Futuremark 3DMark11

Futuremark 3DMark11
Synthetic DirectX Gaming

Futuremark 3DMark11

The latest version of Futuremark's synthetic 3D gaming benchmark, 3DMark11, is specifically bound to Windows Vista and 7-based systems because it uses the advanced visual technologies that are only available with DirectX 11, which isn't available on previous versions of Windows.  3DMark11 isn't simply a port of 3DMark Vantage to DirectX 11, though.  With this latest version of the benchmark, Futuremark has incorporated four new graphics tests, a physics tests, and a new combined test.  We tested the graphics cards here with 3DMark11's Extreme preset option, which uses a resolution of 1920x1080 with 4x anti-aliasing and 16x anisotropic filtering.

3DMark11, which absolutely crushes all of the cards when tested using its Extreme settings option, tells an interesting story. Here, the Radeon HD 6970 pulls ahead of the GeForce GTX 570, but the 6950 trail's the 570 by a hair. When compared to the Radeon HD 5870 / 6870, the new Cayman based 6900 series offerings have a clear edge. That edge is gone when compared to the GeForce GTX 580, though. NVIDIA's current flagship is clearly the fastest single-GPU based card here. Nothing can touch the dual-GPU powered Radeon HD 5970, however.

FarCry 2 Performance

FarCry 2
DirectX Gaming Performance

FarCry 2

Like the original, FarCry 2 is one of the more visually impressive games to be released on the PC to date. Courtesy of the Dunia game engine developed by Ubisoft, FarCry 2's game-play is enhanced by advanced environment physics, destructible terrain, high resolution textures, complex shaders, realistic dynamic lighting, and motion-captured animations.  We benchmarked the graphics cards in this article with a fully patched version of FarCry 2, using one of the built-in demo runs recorded in the "Ranch" map.  The test results shown here were run at various resolutions with 4X AA enabled.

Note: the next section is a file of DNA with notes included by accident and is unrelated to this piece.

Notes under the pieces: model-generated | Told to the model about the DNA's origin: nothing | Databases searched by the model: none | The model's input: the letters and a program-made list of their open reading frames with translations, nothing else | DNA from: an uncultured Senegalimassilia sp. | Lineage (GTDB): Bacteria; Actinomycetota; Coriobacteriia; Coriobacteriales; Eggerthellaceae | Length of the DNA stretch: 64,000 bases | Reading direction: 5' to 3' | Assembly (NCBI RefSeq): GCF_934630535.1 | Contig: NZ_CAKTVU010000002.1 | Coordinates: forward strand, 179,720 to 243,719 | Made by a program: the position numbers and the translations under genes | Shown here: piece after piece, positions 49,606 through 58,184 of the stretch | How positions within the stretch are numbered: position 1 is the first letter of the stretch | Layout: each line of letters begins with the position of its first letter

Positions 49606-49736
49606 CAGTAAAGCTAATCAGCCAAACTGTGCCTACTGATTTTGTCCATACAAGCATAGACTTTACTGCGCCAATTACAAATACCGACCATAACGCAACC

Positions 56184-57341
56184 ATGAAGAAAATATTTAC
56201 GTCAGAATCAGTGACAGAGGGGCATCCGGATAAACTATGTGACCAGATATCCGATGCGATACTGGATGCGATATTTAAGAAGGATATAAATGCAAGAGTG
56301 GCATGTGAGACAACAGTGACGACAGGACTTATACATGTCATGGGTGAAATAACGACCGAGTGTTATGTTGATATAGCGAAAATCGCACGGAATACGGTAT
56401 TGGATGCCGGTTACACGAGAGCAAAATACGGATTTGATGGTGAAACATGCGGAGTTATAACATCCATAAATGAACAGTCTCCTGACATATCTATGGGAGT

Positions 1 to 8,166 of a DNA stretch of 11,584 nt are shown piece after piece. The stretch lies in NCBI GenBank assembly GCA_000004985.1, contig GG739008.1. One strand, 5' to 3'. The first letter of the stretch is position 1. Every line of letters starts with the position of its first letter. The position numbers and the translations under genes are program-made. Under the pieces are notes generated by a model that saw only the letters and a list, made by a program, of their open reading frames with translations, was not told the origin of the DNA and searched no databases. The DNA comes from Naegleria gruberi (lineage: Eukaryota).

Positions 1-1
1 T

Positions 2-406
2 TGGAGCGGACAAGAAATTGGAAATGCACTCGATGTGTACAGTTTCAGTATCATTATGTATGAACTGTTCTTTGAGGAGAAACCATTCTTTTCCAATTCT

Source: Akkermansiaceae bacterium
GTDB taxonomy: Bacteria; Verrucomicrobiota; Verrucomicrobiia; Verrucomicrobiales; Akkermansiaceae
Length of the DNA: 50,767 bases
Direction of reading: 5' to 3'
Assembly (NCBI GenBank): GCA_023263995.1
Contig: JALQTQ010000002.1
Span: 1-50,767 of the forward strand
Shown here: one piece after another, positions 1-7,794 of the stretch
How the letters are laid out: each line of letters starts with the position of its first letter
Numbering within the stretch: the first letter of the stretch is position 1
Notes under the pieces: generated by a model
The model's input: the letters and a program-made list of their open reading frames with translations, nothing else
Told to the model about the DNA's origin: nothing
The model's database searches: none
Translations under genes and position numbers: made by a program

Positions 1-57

From this point forward, we'll be comparing single-card and dual-card configurations in terms of performance, with the exception being the Radeon HD 5970 which gave us fits in a quad-CrossFire configuration this time around. Apologies for their omission from the multi-GPU graphs at the bottom of this and the processing pages.

As you can see above, in single card testing with FarCry 2, the Radeon HD 6900 series cards perform well. At the lower resolution they trail the GeForce GTX 570, but with the resolution increased to 2560x1600, the Radeon HD 6970 is able to match the performance of the GeForce GTX 570. The new Radeon HD 6900 series cards outpace the single-GPU 5870 throughout. The Radeon HD 5970 and Geforce GTX 580 are the clear leaders here.

Dual-card testing yielded some interesting results. Due to some excellent dual-GPU performance scaling, the Radeon HD 6900 series cards were able to take the two top spots here, outpacing even the GeForce GTX 580 SLI setup.

Just Cause 2 Performance

Just Cause 2
DX10.1 Gaming Performance

Just Cause 2

Just Cause 2 was released in March 2010, from developers Avalanche Studios and Eidos Interactive. The game makes use of the Avalanche Engine 2.0, an updated version of the similarly named original. It is set on the fictional island of Panau in southeast Asia, and you play the role of Rico Rodriquez. We benchmarked the graphics cards in this article using one of the built-in demo runs called The Concrete Jungle.  The test results shown here were run at various resolutions and settings. This game also supports a few CUDA-enabled features, but they were left disabled to keep the playing field level.